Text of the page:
HR lessons from the World Cup

Well, it’s all over for another four years and the World Cup lived up to Gary Lineker’s famous quote: “Football is a simple game; 22 men chase a ball for 90 minutes and at the end, the Germans always win.”

Okay, it might not have been over in 90 minutes but you get the point.

So if the ultimate truth of the game has remained the same, has there been anything the world of HR can take from the greatest show on earth?

1: Don’t be too reliant on one star player

If yesterday’s final proved one thing it’s that a well-organised team will perform better than a group that relies on one high-performer.

Lionel Messi might have been the most celebrated player on the pitch last night but even his brilliance couldn’t get the better of the smoothly oiled German machine – where every player knew his role and that of his team mates.

2: Adapt technology to fit a specific function

England fans have had little to cheer them up these last few weeks. But the new piece of kit on the referees’ utility belt hasn't failed to bring a few smiles to people's faces. Who’d have thought giving the man in black (or whatever) a can of shaving foam would have been so useful? Using the foam to force the defensive wall to stay ten yard back from the free kick-taker has been a master stroke and a great adaptation of existing technology. And everyone loves seeing a prima donna get upset when it gets on his boots.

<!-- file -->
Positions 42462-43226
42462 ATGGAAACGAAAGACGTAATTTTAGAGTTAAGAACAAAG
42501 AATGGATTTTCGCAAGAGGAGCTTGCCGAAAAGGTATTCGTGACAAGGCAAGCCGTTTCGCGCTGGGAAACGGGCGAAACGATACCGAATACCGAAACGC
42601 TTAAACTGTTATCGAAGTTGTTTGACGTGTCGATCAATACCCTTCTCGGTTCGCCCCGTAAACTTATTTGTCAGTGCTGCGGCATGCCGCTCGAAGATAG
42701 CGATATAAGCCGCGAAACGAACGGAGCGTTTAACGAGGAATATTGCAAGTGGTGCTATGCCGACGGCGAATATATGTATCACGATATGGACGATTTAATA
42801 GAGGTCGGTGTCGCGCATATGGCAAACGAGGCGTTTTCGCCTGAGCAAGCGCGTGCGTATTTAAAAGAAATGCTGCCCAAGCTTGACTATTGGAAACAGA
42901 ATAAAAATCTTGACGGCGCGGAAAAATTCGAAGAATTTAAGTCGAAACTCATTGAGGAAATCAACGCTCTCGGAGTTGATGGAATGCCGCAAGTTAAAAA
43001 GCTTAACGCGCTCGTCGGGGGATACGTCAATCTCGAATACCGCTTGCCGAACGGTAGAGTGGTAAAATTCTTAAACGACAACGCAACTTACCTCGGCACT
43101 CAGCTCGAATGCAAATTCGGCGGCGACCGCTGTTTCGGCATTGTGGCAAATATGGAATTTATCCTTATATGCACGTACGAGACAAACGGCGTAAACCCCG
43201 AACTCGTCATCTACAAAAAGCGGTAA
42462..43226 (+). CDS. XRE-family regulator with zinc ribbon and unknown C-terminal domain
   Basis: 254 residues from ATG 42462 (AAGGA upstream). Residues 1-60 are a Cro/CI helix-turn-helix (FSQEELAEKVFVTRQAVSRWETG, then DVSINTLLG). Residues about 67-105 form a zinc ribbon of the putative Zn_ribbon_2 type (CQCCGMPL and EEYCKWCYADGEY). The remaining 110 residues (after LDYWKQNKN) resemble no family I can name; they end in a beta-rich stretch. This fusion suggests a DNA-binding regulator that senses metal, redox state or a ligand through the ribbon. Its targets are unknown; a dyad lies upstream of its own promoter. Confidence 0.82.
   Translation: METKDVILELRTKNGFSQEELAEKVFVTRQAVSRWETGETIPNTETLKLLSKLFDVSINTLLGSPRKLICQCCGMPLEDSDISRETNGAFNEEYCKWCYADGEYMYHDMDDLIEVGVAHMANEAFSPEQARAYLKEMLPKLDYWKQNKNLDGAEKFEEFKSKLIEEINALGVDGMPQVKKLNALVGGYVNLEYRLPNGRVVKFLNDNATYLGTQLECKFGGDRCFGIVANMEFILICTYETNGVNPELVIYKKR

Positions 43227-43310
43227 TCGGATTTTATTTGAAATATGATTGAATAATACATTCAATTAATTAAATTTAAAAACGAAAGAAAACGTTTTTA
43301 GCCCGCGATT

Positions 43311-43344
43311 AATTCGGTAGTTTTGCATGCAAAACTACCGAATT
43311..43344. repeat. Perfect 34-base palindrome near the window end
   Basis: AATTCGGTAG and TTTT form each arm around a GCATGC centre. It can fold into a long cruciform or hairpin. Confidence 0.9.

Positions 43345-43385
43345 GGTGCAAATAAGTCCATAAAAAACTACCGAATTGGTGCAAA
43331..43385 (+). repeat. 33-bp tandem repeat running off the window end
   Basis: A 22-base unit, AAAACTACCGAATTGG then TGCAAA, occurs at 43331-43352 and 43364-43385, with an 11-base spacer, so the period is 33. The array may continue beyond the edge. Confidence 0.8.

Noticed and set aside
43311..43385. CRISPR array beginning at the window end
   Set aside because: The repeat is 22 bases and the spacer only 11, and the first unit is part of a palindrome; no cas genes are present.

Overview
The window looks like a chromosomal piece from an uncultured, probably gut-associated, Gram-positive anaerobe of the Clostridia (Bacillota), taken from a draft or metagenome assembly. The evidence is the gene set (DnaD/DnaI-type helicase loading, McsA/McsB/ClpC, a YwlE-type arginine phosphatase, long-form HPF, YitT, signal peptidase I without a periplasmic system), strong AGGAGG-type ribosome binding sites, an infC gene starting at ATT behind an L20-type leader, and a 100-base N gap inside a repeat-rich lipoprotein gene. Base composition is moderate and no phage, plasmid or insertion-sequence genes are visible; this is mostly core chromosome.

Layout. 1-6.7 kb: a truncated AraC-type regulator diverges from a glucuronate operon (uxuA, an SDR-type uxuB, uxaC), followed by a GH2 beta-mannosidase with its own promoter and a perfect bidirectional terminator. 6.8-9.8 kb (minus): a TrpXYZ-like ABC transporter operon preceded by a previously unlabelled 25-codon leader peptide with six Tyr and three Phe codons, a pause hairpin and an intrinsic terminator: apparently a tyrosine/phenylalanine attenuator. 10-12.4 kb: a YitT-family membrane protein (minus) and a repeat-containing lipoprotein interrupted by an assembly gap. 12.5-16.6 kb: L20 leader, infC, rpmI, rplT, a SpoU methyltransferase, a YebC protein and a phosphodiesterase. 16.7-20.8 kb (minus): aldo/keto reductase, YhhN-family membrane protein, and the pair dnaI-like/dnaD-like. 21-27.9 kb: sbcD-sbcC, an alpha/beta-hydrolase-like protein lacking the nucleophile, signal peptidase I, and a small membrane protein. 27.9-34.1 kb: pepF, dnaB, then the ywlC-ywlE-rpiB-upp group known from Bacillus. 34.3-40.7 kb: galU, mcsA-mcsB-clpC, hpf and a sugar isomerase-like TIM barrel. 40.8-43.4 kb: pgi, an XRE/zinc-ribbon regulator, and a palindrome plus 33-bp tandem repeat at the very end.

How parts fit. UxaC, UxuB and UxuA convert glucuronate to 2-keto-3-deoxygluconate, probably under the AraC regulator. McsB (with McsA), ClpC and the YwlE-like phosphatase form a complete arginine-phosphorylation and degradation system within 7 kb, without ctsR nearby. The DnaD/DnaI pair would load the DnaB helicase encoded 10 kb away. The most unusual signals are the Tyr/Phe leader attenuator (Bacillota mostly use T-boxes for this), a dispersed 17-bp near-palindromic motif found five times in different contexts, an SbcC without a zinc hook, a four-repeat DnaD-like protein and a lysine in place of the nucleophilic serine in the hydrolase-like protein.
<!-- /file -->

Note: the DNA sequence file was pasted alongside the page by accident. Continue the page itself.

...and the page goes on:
3: Trying hard will only get you so far

Heroic failures from teams such as USA, Costa Rica and Iran proved that although everyone loves an underdog the only thing trying your best will win you is friends if you don’t have the talent on board to get results.

4: Embrace new technology

Frank Lampard might still be having nightmares about the-goal-that-never-was against Germany four years ago but no one else will have to suffer sleepless nights – thanks to goal line technology finally being introduced.

Football’s governing body, FIFA, might have dragged their heels when it came to bringing in the gizmo but now we definitively know whether that ball has crossed the line or not. And the sight of the Honduras manager trying to look furious about one of France’s goals but knowing the game was up was brilliant.

With technology making rapid advances in all areas of HR from L&D to resourcing perhaps this is a sign that HR should not shy away from new innovations.

5: Succession planning pays off

It’s well known that Germany felt greatly disappointed with their performance in the 2002 World Cup – they only finished second (a result that would probably lead to a Bank Holiday if England achieved it).

To stop them so tragically underperforming in the future the German Football Association invested heavily in the future with new academies and a manager with a long-term plan.

So there you have it. As legendary Manchester United manager Sir Alex Ferguson said after winning the Champions League in 1999: “Football, eh? Bloody hell.”

Image courtesy of Flickr user ThePastTendsToDisappear

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